Wexler also understands why only 5 percent of the people at risk for Huntington’s decide to take a blood test, the blood test that she helped develop, to see if they will get the disease.

WEXLER: You know, I think this is something that is horrific information, very, very powerful information. If you’re somebody who has a 50 percent risk as most people at risk around the world, there is nothing, nothing whatsoever that you can do that makes any difference whatsoever, nothing, nothing, nothing, nothing, nothing, nothing. There’s no treatment you can take. There’s nothing to forestall it. And if we actually had something that made a difference in treatment, I think that would make a huge difference.

Nancy Wexler is 67-years-old. She has an older sister, Alice, who has written about Huntington’s disease within the Wexler family. Now, remember, because their mother had Huntington’s, they were both born with a 50 percent chance of getting it.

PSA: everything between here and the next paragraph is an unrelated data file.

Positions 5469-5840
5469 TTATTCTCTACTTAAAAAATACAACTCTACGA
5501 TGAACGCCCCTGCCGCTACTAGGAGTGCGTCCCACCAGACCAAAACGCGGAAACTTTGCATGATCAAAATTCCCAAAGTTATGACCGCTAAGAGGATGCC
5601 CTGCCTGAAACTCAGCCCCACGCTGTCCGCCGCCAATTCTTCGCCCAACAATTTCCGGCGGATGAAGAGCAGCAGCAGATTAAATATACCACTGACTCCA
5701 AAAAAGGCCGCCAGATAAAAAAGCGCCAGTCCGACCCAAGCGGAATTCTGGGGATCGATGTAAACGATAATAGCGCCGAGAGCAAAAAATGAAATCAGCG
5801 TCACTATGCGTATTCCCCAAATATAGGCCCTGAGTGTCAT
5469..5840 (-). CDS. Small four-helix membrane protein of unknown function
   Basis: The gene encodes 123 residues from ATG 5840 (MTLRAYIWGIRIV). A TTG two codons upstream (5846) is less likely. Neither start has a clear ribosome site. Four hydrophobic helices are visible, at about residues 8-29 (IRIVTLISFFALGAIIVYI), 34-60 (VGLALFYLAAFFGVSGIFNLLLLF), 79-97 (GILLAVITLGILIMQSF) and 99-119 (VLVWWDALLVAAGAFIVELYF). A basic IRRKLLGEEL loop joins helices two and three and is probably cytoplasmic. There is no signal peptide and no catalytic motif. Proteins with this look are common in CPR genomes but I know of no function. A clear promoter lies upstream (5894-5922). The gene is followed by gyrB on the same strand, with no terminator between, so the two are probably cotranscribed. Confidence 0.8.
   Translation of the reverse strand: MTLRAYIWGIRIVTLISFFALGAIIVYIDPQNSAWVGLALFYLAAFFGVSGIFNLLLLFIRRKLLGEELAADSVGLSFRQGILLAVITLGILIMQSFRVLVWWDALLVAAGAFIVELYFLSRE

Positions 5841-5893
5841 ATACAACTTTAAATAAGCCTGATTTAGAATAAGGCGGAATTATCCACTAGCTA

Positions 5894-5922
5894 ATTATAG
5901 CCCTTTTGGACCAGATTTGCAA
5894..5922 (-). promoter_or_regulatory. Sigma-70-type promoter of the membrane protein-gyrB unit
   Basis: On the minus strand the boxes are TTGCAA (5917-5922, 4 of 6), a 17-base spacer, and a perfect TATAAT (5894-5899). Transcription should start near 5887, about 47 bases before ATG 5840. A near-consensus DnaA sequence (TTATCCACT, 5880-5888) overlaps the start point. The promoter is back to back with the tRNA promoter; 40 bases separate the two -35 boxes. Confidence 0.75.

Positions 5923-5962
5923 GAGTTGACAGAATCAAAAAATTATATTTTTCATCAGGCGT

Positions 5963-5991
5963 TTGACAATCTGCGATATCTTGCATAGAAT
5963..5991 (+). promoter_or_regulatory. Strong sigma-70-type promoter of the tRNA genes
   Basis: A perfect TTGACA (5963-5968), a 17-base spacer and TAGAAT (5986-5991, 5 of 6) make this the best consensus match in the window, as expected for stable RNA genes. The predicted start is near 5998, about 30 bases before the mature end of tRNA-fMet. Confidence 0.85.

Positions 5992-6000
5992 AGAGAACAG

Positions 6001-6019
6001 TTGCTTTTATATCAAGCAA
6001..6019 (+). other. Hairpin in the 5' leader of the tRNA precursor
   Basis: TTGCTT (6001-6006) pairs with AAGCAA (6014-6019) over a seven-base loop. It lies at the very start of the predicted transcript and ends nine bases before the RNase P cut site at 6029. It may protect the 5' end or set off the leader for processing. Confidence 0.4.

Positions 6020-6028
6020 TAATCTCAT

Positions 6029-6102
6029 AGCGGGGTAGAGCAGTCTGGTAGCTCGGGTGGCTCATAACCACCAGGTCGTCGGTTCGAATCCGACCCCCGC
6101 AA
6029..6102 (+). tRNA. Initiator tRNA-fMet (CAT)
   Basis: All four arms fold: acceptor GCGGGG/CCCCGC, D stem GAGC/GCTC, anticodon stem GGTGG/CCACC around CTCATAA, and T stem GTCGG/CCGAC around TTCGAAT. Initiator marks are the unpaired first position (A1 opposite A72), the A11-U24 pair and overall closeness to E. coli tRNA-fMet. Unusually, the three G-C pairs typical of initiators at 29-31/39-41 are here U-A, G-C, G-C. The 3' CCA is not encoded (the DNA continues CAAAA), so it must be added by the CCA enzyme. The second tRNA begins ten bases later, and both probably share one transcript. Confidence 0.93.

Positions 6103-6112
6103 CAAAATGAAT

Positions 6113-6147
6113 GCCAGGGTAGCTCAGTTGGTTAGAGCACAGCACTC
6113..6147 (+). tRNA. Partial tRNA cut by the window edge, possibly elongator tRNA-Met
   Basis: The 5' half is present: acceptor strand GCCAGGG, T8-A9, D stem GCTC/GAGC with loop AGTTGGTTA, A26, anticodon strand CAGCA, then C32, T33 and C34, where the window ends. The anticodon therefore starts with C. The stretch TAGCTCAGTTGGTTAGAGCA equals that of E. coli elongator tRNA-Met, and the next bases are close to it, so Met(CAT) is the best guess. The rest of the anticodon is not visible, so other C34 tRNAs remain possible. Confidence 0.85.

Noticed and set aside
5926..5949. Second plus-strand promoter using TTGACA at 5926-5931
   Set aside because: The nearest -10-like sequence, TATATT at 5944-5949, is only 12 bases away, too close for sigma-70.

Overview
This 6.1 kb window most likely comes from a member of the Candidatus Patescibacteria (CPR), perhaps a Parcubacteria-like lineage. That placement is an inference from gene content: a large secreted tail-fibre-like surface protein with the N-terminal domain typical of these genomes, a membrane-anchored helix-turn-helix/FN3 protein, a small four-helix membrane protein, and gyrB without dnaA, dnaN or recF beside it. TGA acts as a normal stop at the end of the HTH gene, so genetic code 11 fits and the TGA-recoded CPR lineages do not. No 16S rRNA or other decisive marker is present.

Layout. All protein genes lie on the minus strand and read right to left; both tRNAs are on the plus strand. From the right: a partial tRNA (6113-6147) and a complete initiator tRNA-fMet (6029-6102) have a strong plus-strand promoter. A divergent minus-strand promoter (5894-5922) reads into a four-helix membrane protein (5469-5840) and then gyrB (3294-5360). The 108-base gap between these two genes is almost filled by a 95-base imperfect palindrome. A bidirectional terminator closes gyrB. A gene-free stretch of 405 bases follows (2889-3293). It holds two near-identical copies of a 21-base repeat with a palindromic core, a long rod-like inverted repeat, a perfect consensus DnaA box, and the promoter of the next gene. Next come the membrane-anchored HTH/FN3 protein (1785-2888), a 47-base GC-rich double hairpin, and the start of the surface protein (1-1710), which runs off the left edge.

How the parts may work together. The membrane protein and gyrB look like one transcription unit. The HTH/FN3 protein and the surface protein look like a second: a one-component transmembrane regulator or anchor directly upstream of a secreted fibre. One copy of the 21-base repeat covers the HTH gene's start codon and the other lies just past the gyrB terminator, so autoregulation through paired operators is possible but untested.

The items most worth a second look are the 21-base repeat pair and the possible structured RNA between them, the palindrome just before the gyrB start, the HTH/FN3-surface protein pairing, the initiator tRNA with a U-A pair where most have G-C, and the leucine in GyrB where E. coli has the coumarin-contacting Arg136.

WEXLER: Well, I think that both my sister and I, we both thought, well, wouldn’t [it] be fun since we found the marker and the gene, wouldn’t it be fun being the first getting tested? So we all, you know luckily my father is a psychoanalyst and said, “What are you doing? What are you doing? Fun? What are you talking about fun? What kind of fun is that?” And I think, you know, having him actually express a reality, you know, all of us could find out both of us actually might get Huntington’s and die. And that was terrible. You know, at least having a 50-50 hope, you know, that ambiguity would go your way, you know, was helpful. I think another big, huge stress that people do not appreciate enough is being watched because once you’re a public figure like me, like my friends, everybody watches you. You know, “Oh does she have Huntington’s, does he have Huntington’s?” You know?